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Emma store could fall Wednesday

Charles Agar
The Aspen Times
Aspen, CO Colorado

EMMA ” The historic red brick Emma store along Highway 82 could have just one more day to live.

On Monday, building owner Owen Minney said he has given Pitkin County an extra 24 hours to negotiate before he knocks down the structures that once were a community store. The site is next to Highway 82, downvalley from Basalt.

“They built the road too close and they took the entitlements away,” Minney said of county officials.



Minney said he has “exhausted funds and energy” in a handful of efforts to preserve the building over the years. And although he said he wants to preserve the buildings on the 12-acre site, Minney said the county has given him no choice.

Minney recently hung a banner across the buildings offering to sell the bricks of the now-crumbling historic structures ” at night he shines a spotlight on the building and sign ” and recently was granted a demolition permit.




“We postponed the demolition for tomorrow [Tuesday] until the following day,” Minney said, noting that he’s giving the county board a chance to “accept responsibility” and buy the buildings and part of the property.

“I’m trying to work with them,” Minney said.

While Minney said responsibility for razing the structures rests with the county board, at least one county commissioner said Minney is off base.

“He had a long discussion with us about options and plans,” said Commissioner Michael Owsley. “But the discussion never went any further than that.”

Owsley said commissioners resisted for the same reason they opposed the proposed Grace Church development in Emma (the board later agreed to the development under threat of a federal lawsuit) ” the area is zoned as residential and is not fit for some of the commercial developments Minney has proposed.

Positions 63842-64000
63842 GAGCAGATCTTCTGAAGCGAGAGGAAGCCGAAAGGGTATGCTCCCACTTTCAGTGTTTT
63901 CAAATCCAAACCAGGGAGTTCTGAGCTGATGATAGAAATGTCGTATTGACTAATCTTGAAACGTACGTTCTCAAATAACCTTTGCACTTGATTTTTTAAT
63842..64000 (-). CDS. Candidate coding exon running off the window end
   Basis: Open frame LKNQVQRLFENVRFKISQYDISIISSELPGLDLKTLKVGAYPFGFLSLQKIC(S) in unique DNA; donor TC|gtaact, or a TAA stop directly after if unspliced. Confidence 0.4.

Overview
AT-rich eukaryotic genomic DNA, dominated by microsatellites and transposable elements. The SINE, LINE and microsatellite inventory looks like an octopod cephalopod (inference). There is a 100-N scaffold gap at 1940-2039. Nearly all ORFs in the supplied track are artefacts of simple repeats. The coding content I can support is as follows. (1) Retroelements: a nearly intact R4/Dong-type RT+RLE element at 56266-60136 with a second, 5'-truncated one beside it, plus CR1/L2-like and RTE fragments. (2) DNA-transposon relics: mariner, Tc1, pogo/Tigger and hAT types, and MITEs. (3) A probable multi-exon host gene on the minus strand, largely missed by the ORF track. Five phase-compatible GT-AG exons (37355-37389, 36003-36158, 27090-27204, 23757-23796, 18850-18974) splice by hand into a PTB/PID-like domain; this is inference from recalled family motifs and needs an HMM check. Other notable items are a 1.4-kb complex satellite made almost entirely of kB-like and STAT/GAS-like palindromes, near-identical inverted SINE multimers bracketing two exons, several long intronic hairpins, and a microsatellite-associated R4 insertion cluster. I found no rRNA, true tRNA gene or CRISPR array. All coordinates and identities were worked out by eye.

Owsley said it was “unlikely” that commissioners would make an offer for Minney’s buildings.

“We don’t have money set aside for purchase of historic structures,” he said.

“I don’t think [Minney] understands the possibilities,” Owsley said, which include a “good planning” effort for the land. And Minney has not come back to the board with any plan or an application, Owsley said.

“He would like to either have a yes or no. Those processes take a long time,” Owsley said. If Minney bulldozes the buildings in coming days, Owsley said that marks an end to any potential negotiations.

“The county isn’t interested in an extra day,” Owsley said. “We’re in interested in the planning process; we’re not interested in the ransom or the hostage process.”

And there is no way the county board can respond to a threat, Owsley said.

“My guess would be that the best we could do is invite Owen to more conversation,” Owsley said, something that could begin at a commissioner’s work session scheduled for Tuesday.

“Those are historic buildings that I think a lot of people are concerned about,” Owsley said. “It’d be a shame to lose them.”

cagar@aspentimes.com